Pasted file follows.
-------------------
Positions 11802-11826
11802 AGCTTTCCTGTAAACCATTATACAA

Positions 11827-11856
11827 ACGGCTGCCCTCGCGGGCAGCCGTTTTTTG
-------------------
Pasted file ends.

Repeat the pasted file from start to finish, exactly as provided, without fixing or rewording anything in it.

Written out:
Positions 11802-11826
11802 AGCTTTCCTGTAAACCATTATACAA

Positions 11827-11856
11827 ACGGCTGCCCTCGCGGGCAGCCGTTTTTTG